It is a further object of the present invention to provide a hybrid golf shaft which contains either an outer core or an inner core of an anisotropic material.

It is a further object of the present invention to provide a unique hybrid golf club shaft comprising steel and graphite.

These and other objects of the present invention will become apparent from the detailed description which follows.

SUMMARY OF THE INVENTION

In accordance with the present invention, a hybrid golf club shaft comprising: a tapered tube metal core draft extending a portion of the way up a shaft; and a shaft material overlaying the tapered tube metal core and cured to the tapered tube metal core. The hybrid golf club shaft has a tapered tube metal core with variable length.

In a further embodiment, the invention is a hybrid golf shaft composite comprised of a cured composite shaft rolled and formed on a mandrel; and a tapered metal shell tube that is secondarily bonded over the composite shaft proximate to the tip area of the shaft.

In a yet further embodiment, the invention is a hybrid golf shaft comprising a hybrid shaft core tube section designed to be affixed to the tip end of a golf club shaft; and a prepreg steel shaft rolled over the core and core-cured therewith.

BRIEF DESCRIPTION OF THE FIGURES

FIGS. 1 to 5 are a perspective view of the components of a first embodiment of the present invention.

FIGS. 6 to 10 are a perspective view of an alternative embodiment of the present invention.

DESCRIPTION OF THE PREFERRED EMBODIMENT

The present invention is described with reference to the enclosed Figures wherein the same numbers are used where applicable. The invention comprises a golf shaft comprising and including an anisotropic composite layer such as constructed from graphite. The composite allows the shaft to flex more than a steel shaft.

The graphite crystal is one of the most anisotropic (meaning exhibiting properties with different values when measured along axes in different directions) bodies known. Anisotropy is the direct result of the layered structure with extremely strong carbon-carbon bonds in the basal plane. Properties of graphite crystals illustrating this anisotropy are shown in Table 1. Of particular interest for the electronics cooling market is the very high basal plane thermal conductivity (˜2000 W/mK) achievable in single crystal graphite.

TABLE 1
Properties of Graphite Crystals at Room Temperature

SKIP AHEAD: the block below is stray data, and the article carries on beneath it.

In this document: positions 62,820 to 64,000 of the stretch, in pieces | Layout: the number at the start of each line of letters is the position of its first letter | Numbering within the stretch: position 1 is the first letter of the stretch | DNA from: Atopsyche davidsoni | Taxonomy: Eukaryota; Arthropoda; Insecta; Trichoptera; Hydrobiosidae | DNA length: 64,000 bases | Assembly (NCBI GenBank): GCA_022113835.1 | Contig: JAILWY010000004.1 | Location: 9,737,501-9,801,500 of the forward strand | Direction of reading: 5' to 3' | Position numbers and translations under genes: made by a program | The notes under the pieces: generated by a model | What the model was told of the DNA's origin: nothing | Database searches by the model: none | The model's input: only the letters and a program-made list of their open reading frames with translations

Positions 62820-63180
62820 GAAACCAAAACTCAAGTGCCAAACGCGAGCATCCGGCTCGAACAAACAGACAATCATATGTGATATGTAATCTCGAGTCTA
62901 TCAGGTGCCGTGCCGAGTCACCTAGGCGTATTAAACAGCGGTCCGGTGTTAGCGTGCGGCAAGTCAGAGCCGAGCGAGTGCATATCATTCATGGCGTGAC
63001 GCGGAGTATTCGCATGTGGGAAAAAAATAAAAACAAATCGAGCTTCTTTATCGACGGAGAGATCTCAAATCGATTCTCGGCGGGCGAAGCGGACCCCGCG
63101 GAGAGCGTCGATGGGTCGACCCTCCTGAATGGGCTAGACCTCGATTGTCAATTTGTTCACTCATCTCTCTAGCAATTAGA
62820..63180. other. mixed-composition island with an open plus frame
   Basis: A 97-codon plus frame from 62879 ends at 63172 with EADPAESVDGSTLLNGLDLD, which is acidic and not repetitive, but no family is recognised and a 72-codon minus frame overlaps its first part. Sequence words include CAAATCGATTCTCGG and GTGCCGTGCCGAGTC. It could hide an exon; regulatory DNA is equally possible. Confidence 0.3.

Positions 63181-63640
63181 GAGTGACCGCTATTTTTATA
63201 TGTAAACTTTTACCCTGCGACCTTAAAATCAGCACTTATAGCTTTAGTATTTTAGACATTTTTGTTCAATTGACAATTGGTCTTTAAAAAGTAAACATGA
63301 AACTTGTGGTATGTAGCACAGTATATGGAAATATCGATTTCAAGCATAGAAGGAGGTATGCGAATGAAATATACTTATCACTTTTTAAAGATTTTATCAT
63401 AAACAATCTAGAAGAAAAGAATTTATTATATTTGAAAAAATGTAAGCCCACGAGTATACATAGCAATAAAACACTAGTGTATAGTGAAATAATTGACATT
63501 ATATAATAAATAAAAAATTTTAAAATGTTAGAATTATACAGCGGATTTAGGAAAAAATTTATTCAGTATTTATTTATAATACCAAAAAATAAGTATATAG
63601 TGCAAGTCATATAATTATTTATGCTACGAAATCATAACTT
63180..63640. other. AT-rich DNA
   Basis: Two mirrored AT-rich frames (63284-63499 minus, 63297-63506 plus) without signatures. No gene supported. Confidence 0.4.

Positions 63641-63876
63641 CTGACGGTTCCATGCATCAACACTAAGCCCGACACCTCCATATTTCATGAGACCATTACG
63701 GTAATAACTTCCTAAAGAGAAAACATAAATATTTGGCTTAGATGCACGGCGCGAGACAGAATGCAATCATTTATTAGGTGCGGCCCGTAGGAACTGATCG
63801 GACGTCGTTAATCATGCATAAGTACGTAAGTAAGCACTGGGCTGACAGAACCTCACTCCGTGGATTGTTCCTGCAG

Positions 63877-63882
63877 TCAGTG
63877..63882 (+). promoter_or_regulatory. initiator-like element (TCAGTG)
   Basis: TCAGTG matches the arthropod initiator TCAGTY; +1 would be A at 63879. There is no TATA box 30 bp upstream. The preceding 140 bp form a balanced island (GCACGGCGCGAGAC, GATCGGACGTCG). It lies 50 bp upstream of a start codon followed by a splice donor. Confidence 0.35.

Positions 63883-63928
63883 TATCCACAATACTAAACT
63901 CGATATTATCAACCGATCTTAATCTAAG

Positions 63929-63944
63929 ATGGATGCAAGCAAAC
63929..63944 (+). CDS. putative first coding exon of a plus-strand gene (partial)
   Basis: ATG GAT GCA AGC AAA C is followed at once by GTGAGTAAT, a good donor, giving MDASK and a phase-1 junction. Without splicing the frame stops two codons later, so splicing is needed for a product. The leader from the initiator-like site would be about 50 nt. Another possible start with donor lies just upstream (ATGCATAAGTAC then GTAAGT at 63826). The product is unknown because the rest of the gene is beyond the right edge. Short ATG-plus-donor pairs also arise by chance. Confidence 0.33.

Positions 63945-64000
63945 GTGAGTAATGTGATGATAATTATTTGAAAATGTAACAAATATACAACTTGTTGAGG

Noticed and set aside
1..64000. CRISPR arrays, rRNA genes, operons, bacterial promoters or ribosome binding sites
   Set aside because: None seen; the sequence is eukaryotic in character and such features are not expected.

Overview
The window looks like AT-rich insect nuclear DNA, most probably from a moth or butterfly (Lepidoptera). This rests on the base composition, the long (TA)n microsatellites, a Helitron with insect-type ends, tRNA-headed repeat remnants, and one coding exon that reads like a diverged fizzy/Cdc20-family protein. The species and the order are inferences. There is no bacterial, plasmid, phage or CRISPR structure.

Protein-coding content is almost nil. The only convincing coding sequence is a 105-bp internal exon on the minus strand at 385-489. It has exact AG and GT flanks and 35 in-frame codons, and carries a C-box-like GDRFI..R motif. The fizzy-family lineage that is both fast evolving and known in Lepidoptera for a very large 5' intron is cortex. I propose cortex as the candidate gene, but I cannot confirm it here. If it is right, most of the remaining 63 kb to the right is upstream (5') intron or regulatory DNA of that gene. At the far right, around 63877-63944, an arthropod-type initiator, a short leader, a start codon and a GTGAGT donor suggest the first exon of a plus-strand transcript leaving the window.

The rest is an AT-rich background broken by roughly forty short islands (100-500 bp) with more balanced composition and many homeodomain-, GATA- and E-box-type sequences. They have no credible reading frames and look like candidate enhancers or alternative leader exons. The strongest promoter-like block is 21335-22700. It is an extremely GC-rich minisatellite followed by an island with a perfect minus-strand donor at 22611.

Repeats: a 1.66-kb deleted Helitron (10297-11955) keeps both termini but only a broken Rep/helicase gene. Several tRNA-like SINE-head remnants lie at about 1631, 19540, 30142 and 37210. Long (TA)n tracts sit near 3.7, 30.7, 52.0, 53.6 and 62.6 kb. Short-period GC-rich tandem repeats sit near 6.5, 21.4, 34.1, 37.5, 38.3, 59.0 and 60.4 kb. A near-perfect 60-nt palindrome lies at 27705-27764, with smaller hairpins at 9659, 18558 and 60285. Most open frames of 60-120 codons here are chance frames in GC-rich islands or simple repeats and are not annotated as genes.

Property
Value in Basal Plane
Value Across Basal Plane
Resistivity · m
0.40
˜60
Elastic Modulus GPa
1020
36.5
Tensile Strength (est.) GPa
96
34
Thermal Conductivity
W/mK
˜2000
10
Thermal Expansion oC-1
−0.5 × 10-6
27 × 10-6

Referring to FIG. 1, the invention is directed to a hybrid golf shaft 10. The purpose of the invention is to provide a golf club which combines the accuracy of steel with the distance of graphite. A metal core reduces twisting in the tip of the shaft and creates an ultra-low torque shaft. The shaft's kick point is governed by the graphite or composite in order to retain distance and feel. Hence, the mid and butt portions of the shaft are constructed from an anisotropic material such as graphite to retain strength. The insert (core) may be either longer or shorter, as required.

The structure of the present invention is now described. The golf shaft manufacturing methods comprises a rolling mandrel core 1 which is stepped 12 to accept a metal core tube 14. FIG. 2 illustrates a hybrid shaft metallic core rube 14 comprising anisotropic graphite. The metallic core can be of varying length to meet different design parameters, and fits over the mandrel 10.

FIG. 3 illustrates the mandrel 10 with the shaft core 14 in place. FIG. 4 illustrates a pre-preg shaft material 16. The shaft 16 is rolled over the core 14 and co-cured. FIG. 5 illustrates a tip section view of the graphite on the outside of the metal core showing core 14 and pre-peg shaft 16.

FIG. 6 illustrates another embodiment of the invention in which a pre-preg shaft material 18 is rolled and cured on a mandrel as shown in FIGS. 7 to 9. A cured composite shaft 20 is then co-bonded. A metallic outer shell tube 22 comprising anisotropic material is then placed on the shaft. A cured shaft with metal shell bonded in the tip area is thus provided.

The present invention has been described with reference to the above-discussed preferred embodiment. It is to be appreciated that the true nature and scope of the invention is to be determined with reference to the claims attached hereto.